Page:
GOP Senators Still Unsure of Plan for Attempted Election Rejection
With less than 48 hours to go, there’s still plenty of work to be done.
With less than 48 hours to go before President Trump’s last stand, the GOP Senators who plan to object to the results of the 2020 election on the floor of Congress are still without a set plan.
Part of the reason for this late-unfolding effort appears to be confusion over how many state results to object to.
Two House Republican officials told Fox News that more than 100 GOP House members will object to the election results in Arizona, Georgia, Michigan, Pennsylvania, Nevada and Wisconsin.
“If the Republican senators don’t object to enough states, the entire effort on Jan. 6 is worthless,” a House Republican official told Fox News. “To have any chance of impacting the outcome of the 2020 election, the Republican senators must join Republican House members in objecting at least three states and ideally all six states – Arizona, Georgia, Michigan, Pennsylvania, Nevada and Wisconsin.
“If Republican senators only object to one state, Joe Biden will undoubtedly secure enough electoral votes to become president,” the official continued, adding that “the pressure really is on the Republican senators like Ted Cruz to join House Republicans here.”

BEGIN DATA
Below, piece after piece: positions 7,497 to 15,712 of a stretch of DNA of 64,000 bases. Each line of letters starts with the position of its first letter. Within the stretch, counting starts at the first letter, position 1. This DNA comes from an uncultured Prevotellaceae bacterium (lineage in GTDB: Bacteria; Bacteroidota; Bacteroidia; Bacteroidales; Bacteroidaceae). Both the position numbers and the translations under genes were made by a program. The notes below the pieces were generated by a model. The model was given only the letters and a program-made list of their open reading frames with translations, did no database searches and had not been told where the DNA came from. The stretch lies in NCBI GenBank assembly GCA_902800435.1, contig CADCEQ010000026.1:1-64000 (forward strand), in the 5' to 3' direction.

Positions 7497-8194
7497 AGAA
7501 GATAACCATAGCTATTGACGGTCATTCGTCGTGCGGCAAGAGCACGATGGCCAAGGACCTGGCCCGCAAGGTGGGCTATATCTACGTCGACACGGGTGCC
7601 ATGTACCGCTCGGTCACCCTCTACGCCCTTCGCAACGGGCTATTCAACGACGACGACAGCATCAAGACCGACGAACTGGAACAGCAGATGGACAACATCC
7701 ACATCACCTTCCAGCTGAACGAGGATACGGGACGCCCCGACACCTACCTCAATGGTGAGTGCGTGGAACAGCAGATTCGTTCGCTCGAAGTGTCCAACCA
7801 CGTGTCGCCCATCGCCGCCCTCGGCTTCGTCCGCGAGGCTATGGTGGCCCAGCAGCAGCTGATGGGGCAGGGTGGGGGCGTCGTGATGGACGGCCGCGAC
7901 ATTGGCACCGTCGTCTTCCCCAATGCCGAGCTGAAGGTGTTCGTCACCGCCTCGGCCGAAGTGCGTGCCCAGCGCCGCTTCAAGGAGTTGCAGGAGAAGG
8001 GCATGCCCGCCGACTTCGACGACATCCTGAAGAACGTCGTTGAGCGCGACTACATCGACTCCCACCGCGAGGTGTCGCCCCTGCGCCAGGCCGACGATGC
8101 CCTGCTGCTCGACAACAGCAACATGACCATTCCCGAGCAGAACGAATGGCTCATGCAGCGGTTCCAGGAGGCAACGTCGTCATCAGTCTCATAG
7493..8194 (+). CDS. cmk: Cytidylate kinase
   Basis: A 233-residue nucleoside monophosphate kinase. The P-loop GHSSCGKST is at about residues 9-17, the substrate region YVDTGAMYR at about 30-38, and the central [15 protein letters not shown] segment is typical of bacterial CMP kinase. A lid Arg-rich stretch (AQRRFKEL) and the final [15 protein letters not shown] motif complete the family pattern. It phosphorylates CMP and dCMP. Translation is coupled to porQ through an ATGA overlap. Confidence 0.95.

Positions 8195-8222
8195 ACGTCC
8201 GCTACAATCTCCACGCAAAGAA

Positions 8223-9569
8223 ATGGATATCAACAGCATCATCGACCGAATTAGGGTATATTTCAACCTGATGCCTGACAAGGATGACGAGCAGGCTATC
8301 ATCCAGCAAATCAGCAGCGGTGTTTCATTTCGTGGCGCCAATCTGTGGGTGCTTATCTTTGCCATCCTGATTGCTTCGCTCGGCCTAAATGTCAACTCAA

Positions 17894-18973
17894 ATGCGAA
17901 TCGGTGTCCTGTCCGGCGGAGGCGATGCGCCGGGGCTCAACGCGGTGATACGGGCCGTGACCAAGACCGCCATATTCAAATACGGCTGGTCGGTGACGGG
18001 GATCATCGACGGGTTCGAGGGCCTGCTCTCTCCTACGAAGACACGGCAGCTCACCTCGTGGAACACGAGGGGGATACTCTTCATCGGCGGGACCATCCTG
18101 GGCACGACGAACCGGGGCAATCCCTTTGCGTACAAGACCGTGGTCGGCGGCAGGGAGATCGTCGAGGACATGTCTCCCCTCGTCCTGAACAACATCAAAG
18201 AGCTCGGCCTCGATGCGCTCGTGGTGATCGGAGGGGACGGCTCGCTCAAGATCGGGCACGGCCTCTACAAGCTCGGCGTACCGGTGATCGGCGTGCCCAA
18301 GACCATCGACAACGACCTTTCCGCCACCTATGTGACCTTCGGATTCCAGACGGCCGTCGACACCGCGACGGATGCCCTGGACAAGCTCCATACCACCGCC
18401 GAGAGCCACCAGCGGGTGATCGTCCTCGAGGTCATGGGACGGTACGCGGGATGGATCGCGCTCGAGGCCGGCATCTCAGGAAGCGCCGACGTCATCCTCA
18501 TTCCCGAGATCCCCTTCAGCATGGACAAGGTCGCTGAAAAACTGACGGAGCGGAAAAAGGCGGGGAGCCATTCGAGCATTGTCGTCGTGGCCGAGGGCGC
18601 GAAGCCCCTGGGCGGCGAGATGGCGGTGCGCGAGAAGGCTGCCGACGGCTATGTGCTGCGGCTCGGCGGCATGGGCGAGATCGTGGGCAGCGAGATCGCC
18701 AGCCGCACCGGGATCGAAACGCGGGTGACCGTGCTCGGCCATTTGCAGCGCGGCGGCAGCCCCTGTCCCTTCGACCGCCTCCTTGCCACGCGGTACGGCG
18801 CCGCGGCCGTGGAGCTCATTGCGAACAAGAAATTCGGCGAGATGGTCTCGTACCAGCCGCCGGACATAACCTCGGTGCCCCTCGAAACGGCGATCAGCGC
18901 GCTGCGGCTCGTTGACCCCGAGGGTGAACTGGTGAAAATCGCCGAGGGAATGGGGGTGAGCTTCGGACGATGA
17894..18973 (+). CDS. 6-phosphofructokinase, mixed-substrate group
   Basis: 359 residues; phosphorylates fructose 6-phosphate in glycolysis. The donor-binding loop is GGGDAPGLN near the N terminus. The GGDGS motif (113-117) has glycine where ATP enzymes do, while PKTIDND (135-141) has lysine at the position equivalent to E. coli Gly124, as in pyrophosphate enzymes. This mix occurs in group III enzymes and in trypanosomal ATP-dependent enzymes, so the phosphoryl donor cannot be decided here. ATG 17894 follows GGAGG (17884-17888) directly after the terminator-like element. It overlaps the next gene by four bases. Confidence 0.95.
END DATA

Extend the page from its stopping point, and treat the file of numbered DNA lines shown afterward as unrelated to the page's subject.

“If they don’t, it will be a great disappointment to the president, their constituents, and ensure a Joe Biden victory,” the official said.
Ted Cruz, who has been a central figure in the effort, has been advocating for something a bit broader.
The group led by Cruz has yet to explicitly commit to objecting to any specific state, and instead called for “an emergency 10-day audit of the election returns in the disputed states.” “Once completed, individual states would evaluate the commission’s findings and could convene a special legislative session to certify a change in their vote, if needed,” the group led by Cruz said over the weekend.
If that doesn’t happen, the senators intend to vote against certification.
“Accordingly, we intend to vote on Jan. 6 to reject the electors from disputed states as not ‘regularly given’ and ‘lawfully certified’ (the statutory requisite), unless and until that emergency 10-day audit is completed,” they said in the statement.
If the group is unsuccessful on Wednesday, it will likely end President Trump’s ethical and legal paths to remaining in the White House, barring any unprecedented and tectonic legal decision.
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